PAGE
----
Obituaries of Abt appeared in several newspapers. The major element in the publications section is concerned with Abt's autobiography, Baby Doctor, published in 1944. In addition to letters from friends, colleagues, “Abt babies”, and the general public, there are many ads, flyers, and reviews.

Addition, Boxes 13-14 and Packagew 1-2

These materials are arranged in four main categories: biographical materials, correspondence, stock and other certificates, and publications.

The biographical materials include clippings and other items relating to Dr. Abt and other members of his family; the script of the American Medical Association's “Gold Medal Doctors” radio program (1948) featuring Dr. Abt; the ship's passage (in German, August 1, 1853) for Dr. Abt's father, Levi, from Bremen; a certificate of admission to high school, June 29, 1883; a few school and college papers; a guest book for the Abt house in Leland, Michigan (1922-1938); and 20 diary, note, and memoranda books. The latter provide information about meetings, trips, and other professional concerns, as well as a few personal and family matters. The notes on the Abt's various European trips include some information on visits to clinics, hospitals, and educational institutions. One memo book contains a collection of cigar bands. Here also is the minute book for the Peerless Literary Society (1881-1884) of which Abt was a founder and president.

The correspondence, arranged chronologically by date, includes letters and postcards, mostly from Dr. Abt to other members of his family. Some correspondence is from Abt's wife and a small amount from relatives and friends pertains mainly to Abt's autobiography, Baby Doctor. Of special interest are three letters (May 7, 1887-January 21, 1888) written home while Abt attended Johns Hopkins University. These mention the serious illness, probably diphtheria, of Abt's youngest sister, May, and gifts of money and clothes. In the January 21, 1888 letter, Abt referred to the difficulties that his father and older brothers, Solomon and Herman, were having with their clothing business. Abt offered to withdraw from school to help the family.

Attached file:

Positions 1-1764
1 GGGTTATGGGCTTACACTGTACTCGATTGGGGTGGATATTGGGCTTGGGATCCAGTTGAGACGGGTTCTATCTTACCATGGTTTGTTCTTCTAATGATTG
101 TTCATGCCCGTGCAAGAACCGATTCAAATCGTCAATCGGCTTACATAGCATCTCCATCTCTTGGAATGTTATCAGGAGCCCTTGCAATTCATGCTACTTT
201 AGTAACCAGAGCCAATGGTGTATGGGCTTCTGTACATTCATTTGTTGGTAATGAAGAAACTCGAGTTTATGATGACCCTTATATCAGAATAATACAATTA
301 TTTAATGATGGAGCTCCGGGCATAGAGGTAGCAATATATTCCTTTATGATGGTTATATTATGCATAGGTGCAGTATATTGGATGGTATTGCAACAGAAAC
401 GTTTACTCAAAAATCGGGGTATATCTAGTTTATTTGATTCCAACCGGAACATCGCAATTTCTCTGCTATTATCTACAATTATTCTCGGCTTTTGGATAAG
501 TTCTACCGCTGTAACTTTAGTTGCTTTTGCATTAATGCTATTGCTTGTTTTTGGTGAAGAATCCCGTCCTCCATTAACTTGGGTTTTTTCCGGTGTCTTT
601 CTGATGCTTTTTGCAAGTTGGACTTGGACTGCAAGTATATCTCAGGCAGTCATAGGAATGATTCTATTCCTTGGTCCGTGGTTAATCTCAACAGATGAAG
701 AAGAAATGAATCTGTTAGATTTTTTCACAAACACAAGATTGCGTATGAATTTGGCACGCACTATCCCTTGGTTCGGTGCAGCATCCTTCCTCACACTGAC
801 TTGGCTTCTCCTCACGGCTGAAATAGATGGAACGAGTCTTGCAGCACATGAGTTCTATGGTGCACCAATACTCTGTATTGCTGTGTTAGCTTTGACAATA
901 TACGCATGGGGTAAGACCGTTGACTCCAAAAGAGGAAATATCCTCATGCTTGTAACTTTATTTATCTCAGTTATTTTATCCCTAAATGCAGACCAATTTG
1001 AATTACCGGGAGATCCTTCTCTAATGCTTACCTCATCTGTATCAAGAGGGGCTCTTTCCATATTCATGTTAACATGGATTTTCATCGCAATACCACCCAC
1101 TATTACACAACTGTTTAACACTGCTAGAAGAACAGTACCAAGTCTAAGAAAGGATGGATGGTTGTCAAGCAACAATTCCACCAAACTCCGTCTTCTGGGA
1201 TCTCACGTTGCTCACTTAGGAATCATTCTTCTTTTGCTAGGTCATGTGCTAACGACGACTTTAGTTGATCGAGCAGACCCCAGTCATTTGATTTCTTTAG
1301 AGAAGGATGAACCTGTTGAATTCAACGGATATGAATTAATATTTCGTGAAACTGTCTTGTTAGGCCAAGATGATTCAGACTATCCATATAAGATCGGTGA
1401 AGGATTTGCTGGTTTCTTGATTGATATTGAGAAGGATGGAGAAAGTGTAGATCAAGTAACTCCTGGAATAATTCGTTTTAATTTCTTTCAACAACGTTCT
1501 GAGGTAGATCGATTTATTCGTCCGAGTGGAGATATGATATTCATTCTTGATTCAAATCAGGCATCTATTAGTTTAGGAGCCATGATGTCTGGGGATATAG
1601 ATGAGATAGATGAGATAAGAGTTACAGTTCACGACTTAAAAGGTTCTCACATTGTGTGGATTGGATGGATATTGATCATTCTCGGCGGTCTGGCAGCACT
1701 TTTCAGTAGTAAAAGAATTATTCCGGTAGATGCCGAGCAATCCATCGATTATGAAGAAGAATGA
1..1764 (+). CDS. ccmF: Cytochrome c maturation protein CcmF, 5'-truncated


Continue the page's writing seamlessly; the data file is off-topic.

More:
The stock and other certificates are of no monetary value and serve only to illustrate some of Dr. Abt's less fortunate investments.

The publications include a paperback Portuguese translation (1946) of Baby Doctor and a bound volume of The Literary Star, a monthly 8-page tabloid issued from February 15, 1885 through January 15, 1886, by the “Editors and Proprietors”: Isaac A. Abt, Leo A. Loeb, and Simon B. Eisendrath.

The package contains the Peerless Society minute book and The Literary Star volume.

Addition, Box 15

This addition to the Isaac Abt Papers consists of one box of articles by Abt, spanning the years 1896 to 1944. Articles include offprints from medical journals, and works excised from popular magazines such as Parents magazine. Some articles, published in foreign journals, have been translated into the appropriate language (Italian, Spanish and German). Articles are arranged chronologically by publication date.

Also included in this addition are bibliographic materials (a partial list of Abt's articles and a series of note cards with publication information) and a heavily annotated, printed booklet titled Syllabus of a System of Pediatrics, which might be a collateral publication related to Abt's eight-volume A System of Pediatrics (1921-1927).

Drafts of some of these articles may be found in Box 3, folders 1-5. Additional articles by Abt are contained in Box 9.

Arrangement of Materials

The Isaac Arthur Abt Papers are arranged in six main categories: biographical material; class and teaching notes; publications; addresses; clinics; and material by or related to I. A. Abt's elder son, Arthur Frederick.